How Long Does it Take to Pay off a Car?

Loan lengths are different, but the exact length of your loan was stated in the original loan contract as required by federal law. Loans may be 24, 36, 48, 60, 72, 84, or even 96 months. At the end of 2012, the average new car loan was over 60 months, so it took five years to pay off a car! Consumers typically opt for longer loan lengths in order to lower their monthly payments. This may seem great, but there are drawbacks, mainly that you will pay more in interest by the time you’ve paid off the loan. To find out how much more you will pay, have a look at our calculator. Additionally, a longer loan means you’ll face negative equity for a longer period.

Preparing for Your Loan

You do not have to take on a 60 month note if you are able to plan for a car loan. First, request your credit reports from the major agencies. You can get them for free at this link: Correct any errors that you find there. Next, you should look at this link ( to discover how FICO builds a credit score. After seeing how a credit score is built, you should address any areas where you are falling short. If you do not have a credit history or have poor credit, you can obtain a credit card to establish a history of on-time payments. If you are denied for ”normal” cards, try a secured credit card. Do not waste your time with a pre-paid or reloadable card. They are not reported to the major credit reporting agencies and will not boost your score. Once you have a card, charge $25 a month, then pay the entire balance in full less than 30 days later. Do that for six months and you will have a credit history and a history of on-time payments.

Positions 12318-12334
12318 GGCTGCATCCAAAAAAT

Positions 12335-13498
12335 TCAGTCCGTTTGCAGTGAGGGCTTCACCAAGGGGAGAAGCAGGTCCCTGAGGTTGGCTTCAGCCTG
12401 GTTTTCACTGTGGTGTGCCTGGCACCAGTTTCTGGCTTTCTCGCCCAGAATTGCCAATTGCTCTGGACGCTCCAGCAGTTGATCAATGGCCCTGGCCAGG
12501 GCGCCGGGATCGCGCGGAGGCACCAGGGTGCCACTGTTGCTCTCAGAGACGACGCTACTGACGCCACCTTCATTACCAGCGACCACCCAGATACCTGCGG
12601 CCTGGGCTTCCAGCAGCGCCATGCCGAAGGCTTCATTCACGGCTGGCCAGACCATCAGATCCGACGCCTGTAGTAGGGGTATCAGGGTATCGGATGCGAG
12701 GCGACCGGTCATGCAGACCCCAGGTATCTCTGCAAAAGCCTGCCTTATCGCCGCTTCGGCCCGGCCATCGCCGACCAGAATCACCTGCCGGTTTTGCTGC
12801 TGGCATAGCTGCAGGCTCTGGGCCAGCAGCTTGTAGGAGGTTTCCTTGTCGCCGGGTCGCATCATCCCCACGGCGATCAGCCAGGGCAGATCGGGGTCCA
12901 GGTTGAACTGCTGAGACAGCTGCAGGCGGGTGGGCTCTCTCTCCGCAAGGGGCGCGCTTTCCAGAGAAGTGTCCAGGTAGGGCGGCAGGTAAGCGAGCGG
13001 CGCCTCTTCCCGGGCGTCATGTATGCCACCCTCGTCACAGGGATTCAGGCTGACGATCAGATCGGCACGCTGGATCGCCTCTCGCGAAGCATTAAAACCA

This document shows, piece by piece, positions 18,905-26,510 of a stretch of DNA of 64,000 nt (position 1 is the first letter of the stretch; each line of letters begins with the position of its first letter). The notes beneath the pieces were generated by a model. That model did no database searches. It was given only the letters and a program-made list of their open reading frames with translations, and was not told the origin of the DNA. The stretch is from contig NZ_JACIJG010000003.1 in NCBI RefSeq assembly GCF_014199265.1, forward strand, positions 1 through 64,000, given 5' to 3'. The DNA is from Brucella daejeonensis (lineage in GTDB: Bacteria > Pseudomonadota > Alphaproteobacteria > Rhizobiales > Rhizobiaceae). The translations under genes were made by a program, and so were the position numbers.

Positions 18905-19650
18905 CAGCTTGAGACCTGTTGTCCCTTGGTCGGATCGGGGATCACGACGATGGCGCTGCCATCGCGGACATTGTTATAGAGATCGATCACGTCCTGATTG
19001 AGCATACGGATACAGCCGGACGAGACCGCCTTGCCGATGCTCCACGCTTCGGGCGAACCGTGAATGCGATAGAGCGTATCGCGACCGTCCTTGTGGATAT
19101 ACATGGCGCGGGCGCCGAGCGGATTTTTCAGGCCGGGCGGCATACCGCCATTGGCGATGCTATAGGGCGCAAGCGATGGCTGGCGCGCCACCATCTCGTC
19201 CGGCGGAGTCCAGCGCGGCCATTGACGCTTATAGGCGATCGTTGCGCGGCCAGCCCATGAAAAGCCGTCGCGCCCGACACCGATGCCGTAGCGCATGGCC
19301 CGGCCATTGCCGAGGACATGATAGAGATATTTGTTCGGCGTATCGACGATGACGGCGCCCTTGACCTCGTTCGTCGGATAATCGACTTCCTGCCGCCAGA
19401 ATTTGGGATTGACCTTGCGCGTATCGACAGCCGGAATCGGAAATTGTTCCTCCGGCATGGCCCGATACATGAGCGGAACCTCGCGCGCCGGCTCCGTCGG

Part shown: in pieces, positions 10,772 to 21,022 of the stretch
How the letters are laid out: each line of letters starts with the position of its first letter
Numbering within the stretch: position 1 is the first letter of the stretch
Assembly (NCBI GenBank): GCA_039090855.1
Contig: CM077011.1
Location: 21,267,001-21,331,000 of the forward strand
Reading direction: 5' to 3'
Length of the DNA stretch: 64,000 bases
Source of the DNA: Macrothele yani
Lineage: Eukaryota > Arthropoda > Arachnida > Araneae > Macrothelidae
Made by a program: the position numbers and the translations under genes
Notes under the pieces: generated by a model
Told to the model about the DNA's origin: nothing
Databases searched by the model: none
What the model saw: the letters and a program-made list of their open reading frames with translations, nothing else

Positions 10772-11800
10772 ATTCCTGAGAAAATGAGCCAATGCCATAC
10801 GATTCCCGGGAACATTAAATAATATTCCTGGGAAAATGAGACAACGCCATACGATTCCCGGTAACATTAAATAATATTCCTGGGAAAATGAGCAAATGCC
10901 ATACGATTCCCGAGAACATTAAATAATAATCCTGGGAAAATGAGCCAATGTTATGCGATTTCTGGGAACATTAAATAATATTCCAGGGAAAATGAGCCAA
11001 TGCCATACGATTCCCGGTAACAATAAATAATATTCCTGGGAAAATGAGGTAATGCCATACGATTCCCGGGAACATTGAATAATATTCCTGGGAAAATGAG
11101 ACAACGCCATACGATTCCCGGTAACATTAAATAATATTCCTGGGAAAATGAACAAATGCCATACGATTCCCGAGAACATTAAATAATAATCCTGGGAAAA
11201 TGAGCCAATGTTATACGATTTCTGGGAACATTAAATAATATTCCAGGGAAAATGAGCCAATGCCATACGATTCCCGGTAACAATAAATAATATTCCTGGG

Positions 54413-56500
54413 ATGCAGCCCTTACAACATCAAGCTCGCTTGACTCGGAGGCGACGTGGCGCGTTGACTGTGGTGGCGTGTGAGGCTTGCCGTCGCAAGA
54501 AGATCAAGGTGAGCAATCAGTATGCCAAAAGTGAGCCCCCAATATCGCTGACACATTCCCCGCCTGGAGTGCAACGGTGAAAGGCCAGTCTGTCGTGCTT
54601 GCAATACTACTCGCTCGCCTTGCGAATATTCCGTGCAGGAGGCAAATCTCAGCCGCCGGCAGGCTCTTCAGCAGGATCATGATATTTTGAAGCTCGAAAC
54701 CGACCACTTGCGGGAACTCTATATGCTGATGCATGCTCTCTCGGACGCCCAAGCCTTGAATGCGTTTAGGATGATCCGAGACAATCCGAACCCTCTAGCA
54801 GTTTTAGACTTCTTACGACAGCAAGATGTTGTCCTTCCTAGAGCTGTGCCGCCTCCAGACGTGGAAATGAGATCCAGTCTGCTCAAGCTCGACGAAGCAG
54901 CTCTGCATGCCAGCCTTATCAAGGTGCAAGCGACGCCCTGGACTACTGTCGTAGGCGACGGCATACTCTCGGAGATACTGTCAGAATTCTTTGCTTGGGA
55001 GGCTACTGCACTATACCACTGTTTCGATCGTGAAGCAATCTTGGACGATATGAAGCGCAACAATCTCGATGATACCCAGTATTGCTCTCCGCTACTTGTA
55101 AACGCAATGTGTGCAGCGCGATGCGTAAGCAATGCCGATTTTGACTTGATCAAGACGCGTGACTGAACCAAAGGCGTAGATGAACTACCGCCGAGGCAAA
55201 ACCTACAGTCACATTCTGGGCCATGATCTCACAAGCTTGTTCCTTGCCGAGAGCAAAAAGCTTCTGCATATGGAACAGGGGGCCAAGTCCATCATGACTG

If you already have a credit card or still have a low score after obtaining one, then you may need to look for specialized financing. There are plenty of options on-line, so you may need to spend some time looking for the company that will offer you the most favorable terms. There are a few caveats that you need to be aware of. Specialized loans for low credit scores come with the cost of a higher interest rate and shorter loan lengths.

Mississippi (Finally) Gets a Tesla–Tesla Flag Now Has 50 Stars!

There are finally 50 stars on Tesla’s flag for there is now at least one of the American electric carmaker’s vehicles registered in each American state.

Guess which state was the last to have a Tesla registered? It was Mississippi. Second-to-last was West Virginia. In total, it only took about 18 months for Tesla to go from no cars registered anywhere to one registered in each state. This is not bad for a company selling a new technology. The Chevy Volt extended-range plug-in needed 11 months to do the same, while the childishly-named Nissan Leaf needed nearly two years to reach that milestone. 

These are good times for Tesla. Its Tesla Model is currently the best-selling plug in the nation. Last year, 22,300 of the sedans were sold with nearly 7,000 being moved in the fourth quarter.

Now back to Jackson, Mississippi. I hope this owner’s office is not all that far from his home because the closest charging station to his hometown is either in Florida or Texas. Both are states that do not share a border with Mississippi.

Of course, if you’re a Jackson resident and want to finance a car–even an electric one–we’d be happy to help.